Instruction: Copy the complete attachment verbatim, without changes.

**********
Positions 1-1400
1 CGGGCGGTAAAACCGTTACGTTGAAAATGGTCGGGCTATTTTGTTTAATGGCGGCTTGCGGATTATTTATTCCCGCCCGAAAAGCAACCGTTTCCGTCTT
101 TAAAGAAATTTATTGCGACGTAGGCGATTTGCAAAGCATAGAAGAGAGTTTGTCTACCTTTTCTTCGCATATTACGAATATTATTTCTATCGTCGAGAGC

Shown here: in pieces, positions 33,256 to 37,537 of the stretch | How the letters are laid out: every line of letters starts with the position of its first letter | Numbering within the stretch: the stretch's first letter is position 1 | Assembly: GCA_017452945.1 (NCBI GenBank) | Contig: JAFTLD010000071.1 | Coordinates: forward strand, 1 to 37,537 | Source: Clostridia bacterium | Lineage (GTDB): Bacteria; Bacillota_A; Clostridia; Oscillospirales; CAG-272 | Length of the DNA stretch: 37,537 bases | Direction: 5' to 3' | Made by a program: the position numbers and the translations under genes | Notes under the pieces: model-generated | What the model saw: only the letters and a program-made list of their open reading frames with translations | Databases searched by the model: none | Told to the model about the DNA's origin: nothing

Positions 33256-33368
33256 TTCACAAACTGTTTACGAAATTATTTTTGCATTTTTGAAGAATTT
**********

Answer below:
Positions 1-1400
1 CGGGCGGTAAAACCGTTACGTTGAAAATGGTCGGGCTATTTTGTTTAATGGCGGCTTGCGGATTATTTATTCCCGCCCGAAAAGCAACCGTTTCCGTCTT
101 TAAAGAAATTTATTGCGACGTAGGCGATTTGCAAAGCATAGAAGAGAGTTTGTCTACCTTTTCTTCGCATATTACGAATATTATTTCTATCGTCGAGAGC

Shown here: in pieces, positions 33,256 to 37,537 of the stretch | How the letters are laid out: every line of letters starts with the position of its first letter | Numbering within the stretch: the stretch's first letter is position 1 | Assembly: GCA_017452945.1 (NCBI GenBank) | Contig: JAFTLD010000071.1 | Coordinates: forward strand, 1 to 37,537 | Source: Clostridia bacterium | Lineage (GTDB): Bacteria; Bacillota_A; Clostridia; Oscillospirales; CAG-272 | Length of the DNA stretch: 37,537 bases | Direction: 5' to 3' | Made by a program: the position numbers and the translations under genes | Notes under the pieces: model-generated | What the model saw: only the letters and a program-made list of their open reading frames with translations | Databases searched by the model: none | Told to the model about the DNA's origin: nothing

Positions 33256-33368
33256 TTCACAAACTGTTTACGAAATTATTTTTGCATTTTTGAAGAATTT